In comparison, England recorded a 16-week waiting time in December 2022 for this department, having seen waiting times increase by 16% over the past 12 months. Similarly, Northern Ireland also saw 16-week wait times for ENT appointments in December 2022, a decrease of 16% across the past 12 months.

Scotland recorded waiting times of 19 weeks for this appointment type as of December 2022, making it the second-highest region for waiting times to see an ENT specialist.

Trauma and Orthopaedics

Trauma and Orthopaedics also sadly saw lengthy waiting times, recording a national average of 21 weeks – according to data from December 2022.

Similarly, it was Wales that came out worse again, with patients having to wait 35 weeks for an appointment in December 2022. Once again, this may seem shocking, but these waiting times are actually an improvement of 17% across 12 months.

Scotland recorded the second-highest waiting time for this department, with 19 weeks in December 2022. This is an increase of 12% across the past 12 months, indicating that Scottish 15/03/2023, 21:06 Page 3 of 7 December 2022. This is an increase of 12% across the past 12 months, indicating that Scottish wait times may soon worsen. Northern Ireland, in contrast, recorded a 12-week wait period in December 2022, making it the best region to attend an appointment of this type.

In England, the wait time for this appointment type in December 2022 was 16 weeks, which has increased by 6% over the past 12 months.

Oral Surgery

The Oral Surgery department saw an average national wait time of 20 weeks, according to the most recent data.

In Wales, patients had to wait 29 weeks for an oral surgery appointment in December 2022, a decrease of 19% across the past 12 months. At its peak, the wait time in Wales for this appointment type was 50 weeks in February 2021.

Northern Ireland saw a 6% decrease in waiting times for this appointment type within the past 12 months, with patients waiting 19 weeks in December 2022 compared to 20 weeks in December 2021. Meanwhile, both Scotland and England each recorded 16-week waiting times for their patients in December 2022.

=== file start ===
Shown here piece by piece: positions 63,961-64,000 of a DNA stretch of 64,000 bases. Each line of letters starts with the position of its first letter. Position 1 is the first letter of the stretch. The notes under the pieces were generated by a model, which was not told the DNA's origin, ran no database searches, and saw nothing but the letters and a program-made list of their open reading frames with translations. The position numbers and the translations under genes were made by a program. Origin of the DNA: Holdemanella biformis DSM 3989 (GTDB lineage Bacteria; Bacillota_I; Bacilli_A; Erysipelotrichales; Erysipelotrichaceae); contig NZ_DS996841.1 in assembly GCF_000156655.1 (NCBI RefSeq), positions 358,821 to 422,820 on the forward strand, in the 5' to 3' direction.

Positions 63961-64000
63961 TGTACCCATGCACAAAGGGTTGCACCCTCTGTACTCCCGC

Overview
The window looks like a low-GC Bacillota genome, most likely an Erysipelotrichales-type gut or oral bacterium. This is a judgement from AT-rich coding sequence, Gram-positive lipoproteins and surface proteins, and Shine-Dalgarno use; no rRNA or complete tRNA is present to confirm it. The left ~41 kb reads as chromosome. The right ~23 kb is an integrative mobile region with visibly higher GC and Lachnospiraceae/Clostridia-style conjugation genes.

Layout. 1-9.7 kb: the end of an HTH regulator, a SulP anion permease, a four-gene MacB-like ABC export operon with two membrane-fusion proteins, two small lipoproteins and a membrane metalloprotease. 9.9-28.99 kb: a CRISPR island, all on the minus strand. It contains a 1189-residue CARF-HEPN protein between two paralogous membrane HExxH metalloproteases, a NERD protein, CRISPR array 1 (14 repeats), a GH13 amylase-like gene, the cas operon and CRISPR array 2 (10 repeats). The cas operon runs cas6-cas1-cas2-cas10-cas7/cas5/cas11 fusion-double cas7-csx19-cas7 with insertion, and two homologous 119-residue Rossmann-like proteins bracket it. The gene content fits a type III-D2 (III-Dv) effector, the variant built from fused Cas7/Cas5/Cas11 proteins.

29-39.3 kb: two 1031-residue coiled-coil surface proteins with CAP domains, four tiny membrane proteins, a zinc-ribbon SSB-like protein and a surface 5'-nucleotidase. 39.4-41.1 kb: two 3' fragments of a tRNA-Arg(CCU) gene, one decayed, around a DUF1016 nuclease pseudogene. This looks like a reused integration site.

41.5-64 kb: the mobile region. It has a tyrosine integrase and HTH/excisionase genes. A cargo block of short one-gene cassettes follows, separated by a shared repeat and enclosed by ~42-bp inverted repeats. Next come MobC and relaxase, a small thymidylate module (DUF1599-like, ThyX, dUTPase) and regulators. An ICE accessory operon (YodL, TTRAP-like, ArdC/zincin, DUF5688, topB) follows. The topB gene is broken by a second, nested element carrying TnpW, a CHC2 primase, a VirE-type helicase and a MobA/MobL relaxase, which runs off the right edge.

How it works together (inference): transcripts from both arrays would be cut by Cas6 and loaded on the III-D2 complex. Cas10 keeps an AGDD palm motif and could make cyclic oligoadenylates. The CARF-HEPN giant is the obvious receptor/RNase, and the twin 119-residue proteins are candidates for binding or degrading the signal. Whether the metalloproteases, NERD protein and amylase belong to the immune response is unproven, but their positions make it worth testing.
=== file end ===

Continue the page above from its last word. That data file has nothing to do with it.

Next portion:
Patients waiting for oral surgery are likely to be in some deal of pain and discomfort, making these wait times significantly worse on their condition.


Urology recorded a national average waiting time of 19 weeks in December 2022.

Regionally, England saw patients wait 12 weeks for a Urology appointment in December 2022, an increase of 6% in the past 12 months. In contrast, however, Scotland’s most recent data – as of December 2022 – found that patients were waiting over 22 weeks for Urology appointments, an increase of 18% in 12 months.

Northern Ireland recorded the lowest wait times for this appointment type, with patients in December 2022 waiting 8 weeks for an appointment. This is a significant improvement of 35% across 12 months. Sadly, it was Wales once again that recorded the longest wait times for Urology appointments, with patients waiting 32 weeks to be seen by Urologists in December 2022.

These lengthy waits can be an uncomfortable experience for patients as they eagerly await treatment for often-chronic conditions centralised in the urinary system, such as urinary-tract diseases and infections, as well as kidney stones.

General Surgery

Similarly, general surgeries also had a 19-week national average wait time in the latest data.

In Wales, patients waited 28 weeks for surgery appointments – an increase of 6% across 12 months. Meanwhile, patients in Northern Ireland could expect a wait time of 17 weeks in December 2022 – a minor increase of just 1% in 12 months.

Additionally, England and Scotland both saw 16-week wait times for surgery appointments in December 2022.

Surgeries in this category may include quality-of-life procedures, such as knee and hip 15/03/2023, 21:06 Page 4 of 7 Surgeries in this category may include quality-of-life procedures, such as knee and hip replacements. These lengthy waiting times can have substantial impacts on the mental health of patients awaiting surgery.


Unfortunately, the female-health specific field of gynaecology also took significant hits when it came to appointment waiting times, recording a national average of 18 weeks in December 2022.

In England, this wait time was 15 weeks in December 2022, a staggering 29% increase over the past 12 months and 46% increase since 2020. In February of 2020, for comparison, wait times for gynaecology appointments in England were just 7 weeks. Similarly, Northern Ireland recorded a 15-week wait time for gynaecology in December 2022, a 10% increase across 12 months.